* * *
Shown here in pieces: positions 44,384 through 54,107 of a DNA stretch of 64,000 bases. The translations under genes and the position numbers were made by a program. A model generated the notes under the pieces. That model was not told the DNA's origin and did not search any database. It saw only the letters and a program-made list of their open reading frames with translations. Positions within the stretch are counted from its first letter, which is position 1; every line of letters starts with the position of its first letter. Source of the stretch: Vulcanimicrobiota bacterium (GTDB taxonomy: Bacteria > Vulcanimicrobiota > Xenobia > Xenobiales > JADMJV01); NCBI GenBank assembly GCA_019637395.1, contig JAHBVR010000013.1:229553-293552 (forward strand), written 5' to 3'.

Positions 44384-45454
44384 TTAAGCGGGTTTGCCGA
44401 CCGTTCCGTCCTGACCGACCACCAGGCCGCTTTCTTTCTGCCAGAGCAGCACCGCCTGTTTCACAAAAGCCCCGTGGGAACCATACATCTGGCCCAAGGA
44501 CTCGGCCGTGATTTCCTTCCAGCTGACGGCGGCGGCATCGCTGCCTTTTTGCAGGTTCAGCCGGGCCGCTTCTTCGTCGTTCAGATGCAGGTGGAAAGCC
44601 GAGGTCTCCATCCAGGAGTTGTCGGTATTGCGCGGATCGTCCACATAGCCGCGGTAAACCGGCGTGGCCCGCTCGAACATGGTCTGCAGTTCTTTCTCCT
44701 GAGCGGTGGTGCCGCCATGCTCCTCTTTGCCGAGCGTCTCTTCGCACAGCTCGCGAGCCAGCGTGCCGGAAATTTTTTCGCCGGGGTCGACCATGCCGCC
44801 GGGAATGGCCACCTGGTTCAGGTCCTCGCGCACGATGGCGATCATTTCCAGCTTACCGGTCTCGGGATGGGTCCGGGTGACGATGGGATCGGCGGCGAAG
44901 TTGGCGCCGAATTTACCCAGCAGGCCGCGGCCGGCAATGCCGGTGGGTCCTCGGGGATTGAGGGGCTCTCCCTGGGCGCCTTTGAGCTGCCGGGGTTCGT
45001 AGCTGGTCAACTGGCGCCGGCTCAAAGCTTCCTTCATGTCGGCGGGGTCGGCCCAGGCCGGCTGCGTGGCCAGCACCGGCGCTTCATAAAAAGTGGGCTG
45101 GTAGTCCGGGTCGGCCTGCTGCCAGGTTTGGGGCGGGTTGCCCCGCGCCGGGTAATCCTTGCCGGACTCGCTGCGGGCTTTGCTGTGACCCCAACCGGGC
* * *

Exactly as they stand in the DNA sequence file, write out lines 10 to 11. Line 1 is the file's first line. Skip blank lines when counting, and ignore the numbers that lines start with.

45001 AGCTGGTCAACTGGCGCCGGCTCAAAGCTTCCTTCATGTCGGCGGGGTCGGCCCAGGCCGGCTGCGTGGCCAGCACCGGCGCTTCATAAAAAGTGGGCTG
45101 GTAGTCCGGGTCGGCCTGCTGCCAGGTTTGGGGCGGGTTGCCCCGCGCCGGGTAATCCTTGCCGGACTCGCTGCGGGCTTTGCTGTGACCCCAACCGGGC